For The Love of Zero–Book Review

For The Love of Zero – Dr. Robert Long

– Brief book review by the late George Robotham


See more details about the book HERE

After a number of years in OHS an observation of mine is that OHS personnel and managers have a tendency to pick up and run with safety fads. Often there is little logic in the decision to adopt the fad and less logic in the decision to continue its use.

The 2 most common complaints I have heard about Zero Harm are:

  1. The goal is neither realistic nor achievable. A lot of the workers thus think it is a management wank.
  2. People end up using lots of resources on relatively minor issues

My mentor, Geoff McDonald, talks about displacement activities, a displacement activity is something we do, something we put a lot of energy into but which there is little logical reason to do it. Zero Harm has always struck me as a displacement activity.

There has been discussion on this topic on some Linkedin OHS forums lately, to my mind many arguments have been long on emotion and short on logic.

The book is 150 pages so not a big effort to read

Major sections are-

  • The attraction of zero
  • The logic of zero
  • The discourse of zero
  • Zero dissent
  • Making sense of zero
  • The nature of fundamentalism
  • Strategies without zero
  • The humanising organisation

Rob gives a fair bit of himself in this publication and explains how his upbringing, learning and experience has led to the various conclusions about OHS, Risk and Zero Harm. There is an abundance of references that support Rob’s claims about the many problems with Zero Harm.

Rob’s arguments against Zero Harm are many and varied. Strategies without Zero is important and I particularly liked the section on learning and the Hudson model.

I would recommend this as a must read for anyone using or contemplating using a Zero Harm approach. Those not using Zero Harm will find it of general relevance in a number of OHS areas.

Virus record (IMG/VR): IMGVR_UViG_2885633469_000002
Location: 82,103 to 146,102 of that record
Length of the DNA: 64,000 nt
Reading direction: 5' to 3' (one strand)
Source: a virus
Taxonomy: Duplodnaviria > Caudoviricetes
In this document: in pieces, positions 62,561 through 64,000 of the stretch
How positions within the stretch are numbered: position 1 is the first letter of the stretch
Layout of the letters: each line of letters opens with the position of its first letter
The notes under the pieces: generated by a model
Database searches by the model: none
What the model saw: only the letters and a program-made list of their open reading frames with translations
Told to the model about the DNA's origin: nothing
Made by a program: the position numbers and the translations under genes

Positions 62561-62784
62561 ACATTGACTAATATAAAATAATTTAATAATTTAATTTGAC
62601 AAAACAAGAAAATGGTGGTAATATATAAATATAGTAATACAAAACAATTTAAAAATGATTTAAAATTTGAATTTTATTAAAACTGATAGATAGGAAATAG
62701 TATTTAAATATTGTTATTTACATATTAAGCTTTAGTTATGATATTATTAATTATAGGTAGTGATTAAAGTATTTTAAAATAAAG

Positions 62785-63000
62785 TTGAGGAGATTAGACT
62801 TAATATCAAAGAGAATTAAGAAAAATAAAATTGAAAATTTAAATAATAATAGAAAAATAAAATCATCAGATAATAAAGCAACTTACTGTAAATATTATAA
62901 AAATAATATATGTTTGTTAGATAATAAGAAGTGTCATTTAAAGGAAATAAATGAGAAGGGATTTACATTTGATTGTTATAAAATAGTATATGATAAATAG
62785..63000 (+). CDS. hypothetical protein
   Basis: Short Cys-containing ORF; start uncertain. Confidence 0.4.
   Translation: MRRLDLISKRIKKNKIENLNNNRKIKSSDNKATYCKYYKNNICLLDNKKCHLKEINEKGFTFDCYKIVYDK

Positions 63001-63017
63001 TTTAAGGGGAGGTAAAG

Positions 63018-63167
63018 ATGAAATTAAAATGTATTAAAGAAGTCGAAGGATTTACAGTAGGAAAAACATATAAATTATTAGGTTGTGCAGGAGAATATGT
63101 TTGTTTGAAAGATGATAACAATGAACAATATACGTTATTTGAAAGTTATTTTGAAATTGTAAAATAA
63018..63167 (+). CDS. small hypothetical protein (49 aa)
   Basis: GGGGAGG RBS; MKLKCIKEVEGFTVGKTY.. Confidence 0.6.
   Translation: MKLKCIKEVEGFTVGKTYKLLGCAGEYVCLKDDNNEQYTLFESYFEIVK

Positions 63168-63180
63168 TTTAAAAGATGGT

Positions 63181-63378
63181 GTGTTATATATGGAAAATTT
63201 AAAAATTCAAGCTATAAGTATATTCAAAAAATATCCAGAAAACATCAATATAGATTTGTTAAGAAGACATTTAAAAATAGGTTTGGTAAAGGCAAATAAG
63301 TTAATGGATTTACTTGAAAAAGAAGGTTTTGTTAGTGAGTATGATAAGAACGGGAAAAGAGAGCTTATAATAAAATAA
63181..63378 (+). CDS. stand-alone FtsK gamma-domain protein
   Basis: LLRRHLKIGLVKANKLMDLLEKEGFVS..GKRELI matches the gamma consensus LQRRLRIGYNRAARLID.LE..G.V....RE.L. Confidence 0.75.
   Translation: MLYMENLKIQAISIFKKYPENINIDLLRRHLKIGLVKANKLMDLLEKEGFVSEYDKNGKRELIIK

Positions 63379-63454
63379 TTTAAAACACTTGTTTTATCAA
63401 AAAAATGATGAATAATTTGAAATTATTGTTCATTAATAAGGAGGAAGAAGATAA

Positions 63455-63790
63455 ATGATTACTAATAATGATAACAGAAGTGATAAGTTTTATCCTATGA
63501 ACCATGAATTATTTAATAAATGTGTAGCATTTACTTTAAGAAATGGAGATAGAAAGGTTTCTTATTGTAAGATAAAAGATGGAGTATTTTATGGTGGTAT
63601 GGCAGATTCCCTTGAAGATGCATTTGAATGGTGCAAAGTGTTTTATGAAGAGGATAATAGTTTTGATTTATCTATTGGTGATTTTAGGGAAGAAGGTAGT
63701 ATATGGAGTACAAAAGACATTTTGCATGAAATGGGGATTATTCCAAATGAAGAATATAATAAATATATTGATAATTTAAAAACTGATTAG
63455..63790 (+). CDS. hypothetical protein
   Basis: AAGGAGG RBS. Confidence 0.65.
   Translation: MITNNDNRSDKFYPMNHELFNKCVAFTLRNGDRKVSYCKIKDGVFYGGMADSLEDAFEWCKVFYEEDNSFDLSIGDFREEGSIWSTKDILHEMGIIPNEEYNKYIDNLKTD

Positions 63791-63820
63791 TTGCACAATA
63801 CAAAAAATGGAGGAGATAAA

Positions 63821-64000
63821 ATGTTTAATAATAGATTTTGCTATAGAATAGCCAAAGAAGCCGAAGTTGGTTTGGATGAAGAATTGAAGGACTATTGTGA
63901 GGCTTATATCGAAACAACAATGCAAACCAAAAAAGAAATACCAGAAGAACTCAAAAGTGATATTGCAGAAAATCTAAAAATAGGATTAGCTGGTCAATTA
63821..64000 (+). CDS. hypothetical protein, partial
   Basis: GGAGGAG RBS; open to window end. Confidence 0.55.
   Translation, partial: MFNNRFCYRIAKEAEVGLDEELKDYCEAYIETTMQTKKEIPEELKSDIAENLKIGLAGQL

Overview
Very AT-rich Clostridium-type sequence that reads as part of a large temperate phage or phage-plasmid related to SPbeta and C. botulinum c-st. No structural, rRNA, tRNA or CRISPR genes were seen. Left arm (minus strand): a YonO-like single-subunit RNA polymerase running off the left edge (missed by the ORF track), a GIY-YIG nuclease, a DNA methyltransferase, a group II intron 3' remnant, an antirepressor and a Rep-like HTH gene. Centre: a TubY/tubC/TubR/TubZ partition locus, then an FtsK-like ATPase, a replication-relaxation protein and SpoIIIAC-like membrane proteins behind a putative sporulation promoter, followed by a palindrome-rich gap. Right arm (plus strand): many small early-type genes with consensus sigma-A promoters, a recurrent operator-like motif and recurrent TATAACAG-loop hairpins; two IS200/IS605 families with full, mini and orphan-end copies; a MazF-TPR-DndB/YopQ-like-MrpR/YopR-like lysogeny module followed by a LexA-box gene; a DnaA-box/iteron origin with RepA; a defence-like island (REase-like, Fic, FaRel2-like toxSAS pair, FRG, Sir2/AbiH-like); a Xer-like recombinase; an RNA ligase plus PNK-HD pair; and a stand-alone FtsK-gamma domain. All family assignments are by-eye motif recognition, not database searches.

To sum up I would say Rob has put a factual basis on my long term gut feel that Zero Harm does more harm than good

To my mind this book is an important addition to the OHS body of knowledge



George Robotham

George Robotham

George was a Legend in the Safety World who passed away in Sept 2013 but left us with a great legacy
George Robotham
I have worked in OHS for most of my working life, many years in the mining industry including over 10 years in a corporate OHS role with BHP. Since leaving the mining industry I have worked in a variety of safety roles with a variety of employers, large & small, in a variety of industries. I was associated with my first workplace fatality at age 21, the girl involved was young, intelligent, vivacious and friendly. Such a waste! I was the first on the scene and tried to comfort her and tend to her injuries. She said to me “George, please do not let me die” We put her on the aerial ambulance to Rockhampton base hospital where she died the next day. I do not mind telling you that knocked me around for awhile. Since then I have helped my employers cope with the aftermath of 12 fatalities and 2 other life-altering events. The section "Why do Occupational Health & Safety" provides further detail but in summary, poor safety is simply very expensive and also has a massive humanitarian cost. My qualifications include a certificate I.V. in Workplace Training and Assessment, a Diploma in Frontline Management, a Diploma in Training & Assessment Systems, a Bachelor of Education (Adult & Workplace Education) , a Grad. Cert. in Management of Organisational Change and a Graduate Diploma in Occupational Hazard Management. I am currently studying towards a Masters in Business Leadership. Up until recently I had been a Chartered Fellow of the Safety Institute of Australia for 10 years and a member for about 30 years. My interest is in non-traditional methods of driving organisational change in OHS and I have what I believe is a healthy dis-respect for many common approaches to OHS Management and OHS Training. I hold what I believe is a well-founded perception that many of the things safety people and management do in safety are “displacement activities” (Displacement activities are things we do, things we put a lot of energy into, but which when we examine them closely there is no valid reason for doing them). My managerial and leadership roles in OHS have exposed me to a range of management techniques that are relevant to Business Improvement. In particular I am a strong supporter of continuous improvement and quality management approaches to business. I believe leadership is the often forgotten key to excellence in most aspects of life. I hold the Australian Defence Medal and am a J.P.(Qualified). I have many fond memories of my time playing Rugby Union when I was a young bloke.

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